Much has changed in the two years since I wrote “Time to Attack Iran,” but one basic fact hasn’t: diplomacy remains unlikely to neutralize the threat from Iran’s nuclear program. A truly comprehensive diplomatic settlement between Iran and the West is still the best possible outcome, but there is little reason to believe that one can be achieved. And that means the United States may still have to choose between bombing Iran and allowing it to acquire a nuclear bomb. That would be an awful dilemma. But a limited bombing campaign on Iran’s nuclear facilities would certainly be preferable to any attempt to contain a nuclear-armed Iran.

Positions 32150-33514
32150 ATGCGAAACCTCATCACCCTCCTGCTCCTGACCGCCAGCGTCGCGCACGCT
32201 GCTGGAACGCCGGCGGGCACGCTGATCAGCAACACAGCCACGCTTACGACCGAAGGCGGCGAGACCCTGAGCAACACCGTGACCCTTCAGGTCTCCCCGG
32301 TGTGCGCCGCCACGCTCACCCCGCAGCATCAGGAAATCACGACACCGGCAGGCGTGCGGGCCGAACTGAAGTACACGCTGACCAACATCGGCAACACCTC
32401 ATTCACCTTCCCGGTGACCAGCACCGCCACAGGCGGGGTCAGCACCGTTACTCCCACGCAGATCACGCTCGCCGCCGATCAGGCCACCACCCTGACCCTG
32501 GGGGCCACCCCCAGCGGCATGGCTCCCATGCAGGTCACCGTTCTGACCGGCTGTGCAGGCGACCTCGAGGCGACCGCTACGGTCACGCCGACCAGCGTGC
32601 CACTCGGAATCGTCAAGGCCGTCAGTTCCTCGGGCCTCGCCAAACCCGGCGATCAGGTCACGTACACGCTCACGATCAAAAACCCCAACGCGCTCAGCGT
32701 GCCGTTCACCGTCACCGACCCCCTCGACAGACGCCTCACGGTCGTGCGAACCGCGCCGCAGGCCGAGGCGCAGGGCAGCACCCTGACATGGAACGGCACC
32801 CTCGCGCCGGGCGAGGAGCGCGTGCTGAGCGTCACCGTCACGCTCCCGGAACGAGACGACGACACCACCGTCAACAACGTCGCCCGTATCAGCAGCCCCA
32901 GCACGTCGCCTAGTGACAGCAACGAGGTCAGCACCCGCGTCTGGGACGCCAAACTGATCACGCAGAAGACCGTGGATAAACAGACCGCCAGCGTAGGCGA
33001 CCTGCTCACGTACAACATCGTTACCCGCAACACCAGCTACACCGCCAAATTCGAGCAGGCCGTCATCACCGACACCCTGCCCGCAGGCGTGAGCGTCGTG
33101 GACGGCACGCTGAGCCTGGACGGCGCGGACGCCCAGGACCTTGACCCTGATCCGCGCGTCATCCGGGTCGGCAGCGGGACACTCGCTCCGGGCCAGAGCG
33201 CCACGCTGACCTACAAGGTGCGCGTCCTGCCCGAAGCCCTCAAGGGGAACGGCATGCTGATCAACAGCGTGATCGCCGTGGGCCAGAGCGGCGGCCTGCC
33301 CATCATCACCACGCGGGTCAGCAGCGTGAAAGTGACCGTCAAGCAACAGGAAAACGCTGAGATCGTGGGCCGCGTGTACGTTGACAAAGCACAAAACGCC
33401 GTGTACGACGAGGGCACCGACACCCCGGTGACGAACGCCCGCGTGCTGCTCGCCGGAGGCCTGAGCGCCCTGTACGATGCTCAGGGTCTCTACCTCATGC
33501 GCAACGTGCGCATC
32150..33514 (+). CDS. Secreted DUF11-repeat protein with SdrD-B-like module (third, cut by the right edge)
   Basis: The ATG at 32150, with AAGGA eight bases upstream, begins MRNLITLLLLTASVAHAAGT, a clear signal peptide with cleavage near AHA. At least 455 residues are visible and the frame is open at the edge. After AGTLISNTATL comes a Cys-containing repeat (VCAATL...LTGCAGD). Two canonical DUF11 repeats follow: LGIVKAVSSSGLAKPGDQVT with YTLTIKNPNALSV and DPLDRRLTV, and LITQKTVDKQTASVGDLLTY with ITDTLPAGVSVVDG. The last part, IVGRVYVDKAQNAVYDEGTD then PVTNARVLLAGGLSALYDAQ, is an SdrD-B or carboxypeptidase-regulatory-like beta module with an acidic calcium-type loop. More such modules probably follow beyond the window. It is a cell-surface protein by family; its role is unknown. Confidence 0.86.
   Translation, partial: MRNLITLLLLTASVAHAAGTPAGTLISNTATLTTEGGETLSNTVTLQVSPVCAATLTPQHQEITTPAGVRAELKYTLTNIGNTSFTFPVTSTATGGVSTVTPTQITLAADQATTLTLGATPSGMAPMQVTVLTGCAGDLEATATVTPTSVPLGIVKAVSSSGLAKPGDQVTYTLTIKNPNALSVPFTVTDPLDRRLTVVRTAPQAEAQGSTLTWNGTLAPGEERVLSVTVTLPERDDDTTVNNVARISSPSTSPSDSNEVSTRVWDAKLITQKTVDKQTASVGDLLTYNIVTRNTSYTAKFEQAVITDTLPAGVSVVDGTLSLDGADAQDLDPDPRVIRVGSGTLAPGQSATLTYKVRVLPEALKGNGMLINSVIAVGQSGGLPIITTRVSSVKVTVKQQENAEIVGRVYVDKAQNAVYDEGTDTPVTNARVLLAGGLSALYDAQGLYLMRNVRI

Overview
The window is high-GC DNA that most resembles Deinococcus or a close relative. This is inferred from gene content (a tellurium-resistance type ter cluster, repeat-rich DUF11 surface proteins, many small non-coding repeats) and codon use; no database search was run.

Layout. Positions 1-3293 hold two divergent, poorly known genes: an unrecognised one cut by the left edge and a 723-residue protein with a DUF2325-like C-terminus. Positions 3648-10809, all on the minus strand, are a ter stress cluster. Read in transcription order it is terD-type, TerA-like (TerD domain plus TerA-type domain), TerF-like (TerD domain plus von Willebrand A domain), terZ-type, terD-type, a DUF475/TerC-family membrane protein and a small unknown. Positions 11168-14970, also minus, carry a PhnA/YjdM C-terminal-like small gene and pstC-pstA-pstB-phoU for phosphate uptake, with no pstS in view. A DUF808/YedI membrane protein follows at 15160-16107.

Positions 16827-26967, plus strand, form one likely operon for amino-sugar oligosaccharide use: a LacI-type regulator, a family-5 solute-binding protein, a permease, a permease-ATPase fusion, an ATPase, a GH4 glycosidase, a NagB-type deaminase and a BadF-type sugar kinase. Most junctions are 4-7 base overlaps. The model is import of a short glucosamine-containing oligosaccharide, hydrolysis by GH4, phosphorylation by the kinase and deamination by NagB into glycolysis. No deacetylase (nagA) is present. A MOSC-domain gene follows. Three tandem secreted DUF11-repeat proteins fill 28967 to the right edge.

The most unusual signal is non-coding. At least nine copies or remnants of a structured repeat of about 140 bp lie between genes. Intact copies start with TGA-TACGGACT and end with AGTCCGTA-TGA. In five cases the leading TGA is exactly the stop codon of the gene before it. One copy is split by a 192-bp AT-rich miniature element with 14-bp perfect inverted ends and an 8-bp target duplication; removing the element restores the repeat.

The successful negotiation of an interim deal between Iran and the United States and its negotiating partners has not substantially improved the chances that this problem will be resolved diplomatically. On the most important issue, the two sides are as far apart as ever, at least judging from the way that the Iranian government still makes claims of a “right to enrich” uranium, despite the multiple U.N. Security Council Resolutions that have demanded the suspension of Iran’s uranium enrichment program. Any deal that permits Iran to continue enriching uranium cannot be considered comprehensive in any sense. At present, it is estimated that Iran could dash to a nuclear weapons capability in two or three months. A deal that allows limited enrichment would push that timeline back to about six months, at best. (Some analysts, including Joseph Cirincione and Colin Kahl, have misleadingly claimed that the world still has years to solve the problem because it would take Iran a long time to develop an arsenal of deliverable warheads. But that is beside the point: Whenever the Iranian government develops bomb-grade fissile material, it can then move that material to an undisclosed location, thus taking the West’s military option off the table.) In other words, the comprehensive deal under discussion would put the two sides back where they were